And trust me; this isn’t a show that needs any extras. Vanda is personality enough to fill the stage. Or actually her two personalities are. There’s the modern Valley girl dimwit who expertly cracks gum and repeatedly uses the word ambivalent instead of ambiguous (Whatever – as she says). Then there’s the Vanda who surprises Thomas and us with her out of the blue ability to perfectly play the upper class, lady-like, educated sadist to Thomas’ portrayal of the masochistic male lead.
As Thomas begs her to keep reading with him, much of the play’s attempt at humor derives from Vanda’s switching back and forth between the two personas. Just as our ears get used to her mellifluous and erudite delivery, she breaks character and zings us with plain old OMG Vanda-speak that increasingly is used to take the piss out of Thomas. Here Boone gives it her all, but under Guy Robert’s direction (yes totally Meta, a director directing himself as a character that is a director directing a play) the rushed pacing sweeps much of the humor under the carpet. With no time to savor the incongruence of the two Vandas, we simply accept it and pay little attention to the gulf.
Ives’ script also makes sure we pay little attention to Thomas. He’s really nothing more than a conduit for Vanda to strut about and own the stage. While it’s lovely to see a woman given such command in a play, it’s hard not to feel a little sorry for Roberts who also tries to give it his all but without much notice. He plays shocked, then amused, then smitten, then spurned with varying degrees of success, but no matter what his output, Ives makes sure our eyes are always on the scantily-clad and scene-stealing Vanda.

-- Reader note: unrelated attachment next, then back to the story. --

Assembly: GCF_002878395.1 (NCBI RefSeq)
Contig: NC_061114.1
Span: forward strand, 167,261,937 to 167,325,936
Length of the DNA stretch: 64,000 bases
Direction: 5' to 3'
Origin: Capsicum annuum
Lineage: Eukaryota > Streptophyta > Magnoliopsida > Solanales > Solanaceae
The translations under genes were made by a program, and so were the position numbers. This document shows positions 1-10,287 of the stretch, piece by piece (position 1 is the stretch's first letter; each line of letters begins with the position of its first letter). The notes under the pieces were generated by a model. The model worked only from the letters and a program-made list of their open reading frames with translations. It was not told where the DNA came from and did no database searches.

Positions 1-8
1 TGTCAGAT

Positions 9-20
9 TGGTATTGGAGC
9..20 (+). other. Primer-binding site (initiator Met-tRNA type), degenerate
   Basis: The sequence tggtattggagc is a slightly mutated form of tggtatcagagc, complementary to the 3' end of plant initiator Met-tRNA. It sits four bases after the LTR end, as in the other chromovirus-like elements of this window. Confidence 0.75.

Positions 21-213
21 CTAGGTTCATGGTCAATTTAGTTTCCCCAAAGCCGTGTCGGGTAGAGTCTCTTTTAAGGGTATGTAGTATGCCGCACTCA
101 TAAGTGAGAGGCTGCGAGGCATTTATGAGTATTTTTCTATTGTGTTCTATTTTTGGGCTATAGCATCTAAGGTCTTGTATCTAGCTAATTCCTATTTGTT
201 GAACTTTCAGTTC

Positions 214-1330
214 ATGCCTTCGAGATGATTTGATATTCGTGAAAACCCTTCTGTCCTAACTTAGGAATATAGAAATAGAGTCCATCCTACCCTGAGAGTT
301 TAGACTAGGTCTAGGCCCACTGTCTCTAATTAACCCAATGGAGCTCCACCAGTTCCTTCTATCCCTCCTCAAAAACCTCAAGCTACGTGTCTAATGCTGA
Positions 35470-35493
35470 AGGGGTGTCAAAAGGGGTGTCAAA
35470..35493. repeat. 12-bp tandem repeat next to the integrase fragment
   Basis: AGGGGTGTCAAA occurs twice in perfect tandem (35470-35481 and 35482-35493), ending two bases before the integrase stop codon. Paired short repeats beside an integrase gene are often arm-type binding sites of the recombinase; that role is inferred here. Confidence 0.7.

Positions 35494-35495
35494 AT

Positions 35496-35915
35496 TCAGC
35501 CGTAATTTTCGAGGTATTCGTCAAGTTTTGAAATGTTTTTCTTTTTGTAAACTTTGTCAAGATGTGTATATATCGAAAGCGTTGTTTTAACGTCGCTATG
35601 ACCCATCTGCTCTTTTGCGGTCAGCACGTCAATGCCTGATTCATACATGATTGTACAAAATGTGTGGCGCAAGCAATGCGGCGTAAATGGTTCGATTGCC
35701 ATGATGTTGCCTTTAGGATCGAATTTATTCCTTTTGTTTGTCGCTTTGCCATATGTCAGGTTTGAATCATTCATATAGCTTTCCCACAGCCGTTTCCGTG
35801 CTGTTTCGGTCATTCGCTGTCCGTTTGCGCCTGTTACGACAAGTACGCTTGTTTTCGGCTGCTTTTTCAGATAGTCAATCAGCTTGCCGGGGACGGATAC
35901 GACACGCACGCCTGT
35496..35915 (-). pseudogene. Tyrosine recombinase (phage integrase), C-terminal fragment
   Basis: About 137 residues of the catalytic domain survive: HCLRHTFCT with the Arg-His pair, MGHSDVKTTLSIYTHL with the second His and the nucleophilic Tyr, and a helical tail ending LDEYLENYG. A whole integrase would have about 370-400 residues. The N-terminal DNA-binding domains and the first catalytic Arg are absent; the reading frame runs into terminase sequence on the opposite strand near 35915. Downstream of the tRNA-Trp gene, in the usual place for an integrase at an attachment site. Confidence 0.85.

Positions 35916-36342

That is until Vanda and Thomas begin to bleed into the roles they’re playing and vice versa. What’s play becomes real and what’s real is not what it seems. “Who are you and where did you come from?” Thomas asks Vanda at various points in the play. At first we think we know, but as the sexual power shifts in curious ways and Vanda reveals astute knowledge of Thomas’s motives and personal life, we question who exactly this mysterious actress is and what it is she wants from Thomas.
What we shouldn’t question is the sexual chemistry between the two as they circle closer and closer together in their master and slave relationship. Once again, the bright lights wash away any whiff of the erotic here rendering moments risible that should be impassioned. A pivotal scene where Vanda orders Thomas to dress her in sky high stiletto black boots reads about as sexy as grocery shopping for milk. But harsh lighting it isn’t the only issue. Chemistry is what’s needed and unfortunately is missing. Boone’s Vanda hoots and hollers her way through the charged scenes, including a wonderful turn as a German accented Venus come to earth, but never does she conjure a truly alluring or seductive side. Similarly, Roberts fails to summon the visceral passion to make us believe Thomas is undone by Vanda. Together they go through the motions and leave no one in the need of a cold shower.
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If lighting, direction and chemistry were problematic during the bulk of this play, these three deficits come crashing together in a hot mess for the final scene. Ives gives us a fairly commonplace revenge fantasy outcome, which is a shame as we hoped for something more interesting. But when done well, with powerful lighting, direction that draws out the punchline and the final surge of the show’s sexual tension, it’s an ending that leaves audiences more than satisfied. Without these elements, PSC’s attempt shrugs its way to the finish line.
The Bard may be getting beaten by this production in Prague, but here in Houston it’s safe to say that Shakespeare has nothing to fear from the kink of Vanda, Thomas and Ives.
Venus in Fur continues through January 24 at Main Street Theatre, 2540 Times. For tickets contact 713.524.6706 or online at MainStreetTheater.com. $ $39 - $20.